Redesigning an oral health visit for kids who need sealants—Part 2
In part 1 of this post, I described the work of a clinic team seeking to add sealants to an exam visit. It took more time to add the sealant steps in an initial test. I outlined advice to reduce exam time, relevant to situations where there is more demand for appointments than the clinic can meet.
The clinic team tested a change, which is an active version of the basic Lean advice to grasp the situation by interacting with the actual work. Go see the work. As a rule, circumstances and opportunities to improve work can’t be fully comprehended without the catalyst of observation.
Let’s dive a little deeper into opportunities for improvement.
More opportunities to include sealants in visits for kids
The team’s first test cycle provoked a couple of improvement ideas: have sealant ‘kits’ ready for the provider and educate parent/guardians ahead of the visit to reduce or eliminate need to discuss treatment options during the visit.
These are examples of reducing set-up time, step 2 in the Goldratt sequence that I introduced in part 1. For more on methods to reduce set-up time, see this post.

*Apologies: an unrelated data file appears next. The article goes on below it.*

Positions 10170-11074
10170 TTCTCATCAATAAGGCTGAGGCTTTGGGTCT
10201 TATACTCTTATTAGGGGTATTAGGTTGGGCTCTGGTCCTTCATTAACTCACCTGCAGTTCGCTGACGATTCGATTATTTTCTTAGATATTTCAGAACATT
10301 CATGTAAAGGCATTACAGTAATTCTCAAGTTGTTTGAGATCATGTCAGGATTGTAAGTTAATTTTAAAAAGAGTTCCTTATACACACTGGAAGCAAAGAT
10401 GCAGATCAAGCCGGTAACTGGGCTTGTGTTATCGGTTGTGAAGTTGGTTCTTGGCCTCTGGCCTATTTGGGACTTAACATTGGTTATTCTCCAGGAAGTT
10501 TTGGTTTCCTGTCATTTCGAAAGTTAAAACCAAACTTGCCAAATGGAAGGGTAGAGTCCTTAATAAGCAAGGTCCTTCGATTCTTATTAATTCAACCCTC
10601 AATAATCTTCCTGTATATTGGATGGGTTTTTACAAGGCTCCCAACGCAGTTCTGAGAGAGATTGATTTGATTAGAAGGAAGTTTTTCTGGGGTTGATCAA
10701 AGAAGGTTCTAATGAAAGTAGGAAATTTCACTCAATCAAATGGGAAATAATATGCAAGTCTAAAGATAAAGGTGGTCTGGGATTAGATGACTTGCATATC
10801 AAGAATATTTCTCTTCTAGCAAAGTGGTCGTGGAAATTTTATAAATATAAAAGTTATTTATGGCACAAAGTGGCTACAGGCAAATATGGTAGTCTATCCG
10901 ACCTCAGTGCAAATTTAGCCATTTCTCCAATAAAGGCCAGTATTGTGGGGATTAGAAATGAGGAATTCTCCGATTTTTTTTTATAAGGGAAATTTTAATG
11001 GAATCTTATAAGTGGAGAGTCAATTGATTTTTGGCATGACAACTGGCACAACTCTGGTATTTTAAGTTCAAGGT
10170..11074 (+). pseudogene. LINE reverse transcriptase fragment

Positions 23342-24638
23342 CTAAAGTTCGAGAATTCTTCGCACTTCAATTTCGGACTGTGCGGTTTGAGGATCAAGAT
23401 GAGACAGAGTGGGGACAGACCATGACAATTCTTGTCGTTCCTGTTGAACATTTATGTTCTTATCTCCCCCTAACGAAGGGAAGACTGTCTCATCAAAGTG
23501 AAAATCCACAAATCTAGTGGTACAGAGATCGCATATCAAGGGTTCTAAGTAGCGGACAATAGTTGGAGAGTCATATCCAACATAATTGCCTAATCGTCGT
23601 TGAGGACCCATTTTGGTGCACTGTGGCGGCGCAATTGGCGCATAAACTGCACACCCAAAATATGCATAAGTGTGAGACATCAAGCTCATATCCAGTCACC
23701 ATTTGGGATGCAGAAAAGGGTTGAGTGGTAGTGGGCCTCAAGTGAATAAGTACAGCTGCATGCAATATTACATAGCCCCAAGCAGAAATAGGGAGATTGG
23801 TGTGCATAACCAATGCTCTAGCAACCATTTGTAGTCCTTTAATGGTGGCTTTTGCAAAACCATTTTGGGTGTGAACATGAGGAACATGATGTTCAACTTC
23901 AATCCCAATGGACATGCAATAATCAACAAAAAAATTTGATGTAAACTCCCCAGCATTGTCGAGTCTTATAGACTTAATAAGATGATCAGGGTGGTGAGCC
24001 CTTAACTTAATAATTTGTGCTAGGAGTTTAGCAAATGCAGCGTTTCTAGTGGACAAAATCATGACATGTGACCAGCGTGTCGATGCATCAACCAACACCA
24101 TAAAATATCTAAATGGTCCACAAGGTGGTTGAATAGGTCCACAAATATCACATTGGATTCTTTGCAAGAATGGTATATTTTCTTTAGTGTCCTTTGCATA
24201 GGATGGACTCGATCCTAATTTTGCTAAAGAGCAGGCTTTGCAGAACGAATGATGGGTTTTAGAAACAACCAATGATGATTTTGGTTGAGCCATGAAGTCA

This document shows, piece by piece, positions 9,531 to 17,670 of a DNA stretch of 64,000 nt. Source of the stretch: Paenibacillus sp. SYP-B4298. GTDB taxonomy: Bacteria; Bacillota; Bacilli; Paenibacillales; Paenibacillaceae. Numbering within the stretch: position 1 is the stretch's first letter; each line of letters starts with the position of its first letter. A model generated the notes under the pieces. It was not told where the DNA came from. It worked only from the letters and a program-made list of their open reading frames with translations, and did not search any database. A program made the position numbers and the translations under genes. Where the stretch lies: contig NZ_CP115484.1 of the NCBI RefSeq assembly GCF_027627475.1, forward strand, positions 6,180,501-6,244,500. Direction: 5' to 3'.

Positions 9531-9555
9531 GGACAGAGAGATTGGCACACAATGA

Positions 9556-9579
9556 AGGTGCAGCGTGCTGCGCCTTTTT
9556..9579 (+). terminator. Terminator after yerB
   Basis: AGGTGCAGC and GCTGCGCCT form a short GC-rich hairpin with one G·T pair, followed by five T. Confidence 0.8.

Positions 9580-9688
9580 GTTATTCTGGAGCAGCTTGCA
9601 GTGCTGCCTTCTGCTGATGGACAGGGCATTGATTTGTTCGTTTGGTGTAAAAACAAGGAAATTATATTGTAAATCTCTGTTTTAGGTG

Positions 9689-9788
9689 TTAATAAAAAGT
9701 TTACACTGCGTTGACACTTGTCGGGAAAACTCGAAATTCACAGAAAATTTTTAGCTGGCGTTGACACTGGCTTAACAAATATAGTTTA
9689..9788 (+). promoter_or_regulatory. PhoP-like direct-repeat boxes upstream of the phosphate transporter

Now repeated test cycles via PDSA with the aim to get sealants done efficiently will almost surely yield improvement. Can the clinic team improve more quickly?
To increase the pace of improvement, follow the Goldratt sequence to go after typical opportunities that are usually the easiest to tackle and fastest to change: the improvement team first should look for delays and unplanned waiting. How? Observe another visit with a kid who needs sealants; pay special attention to delays and unplanned waiting
* Using Taichi Ohno’s original categories developed at Toyota, Lean advisors characterize waste in seven or eight types; see for example Lean Lexicon (2008), LEI, Cambridge, MA, p. 88. The Goldratt approach focuses on a subset of the wastes.
PDSA opportunity for supervisors and managers
“Go See” is only part of the Lean mantra. The full statement is “Go See, Show Respect, Ask Why,” discussed here.
One way to show respect to providers and staff: listen to their issues and aim to remove ‘burrs under the saddle’ BEFORE you ask them to adopt new ways of working, piled on top of a jammed schedule. Can you take something away from a busy provider’s work day?
Try an open-ended question or two with your staff. Ask what gets in their way and wears them out. And ask if they have any ideas to make the situation better. Start with one staff person, a test of ‘size 1.’ What do you predict will happen when you ask your questions? Run the test and reflect on what occurred. You’re likely to get some new ideas to test using Plan-Do-Study-Act.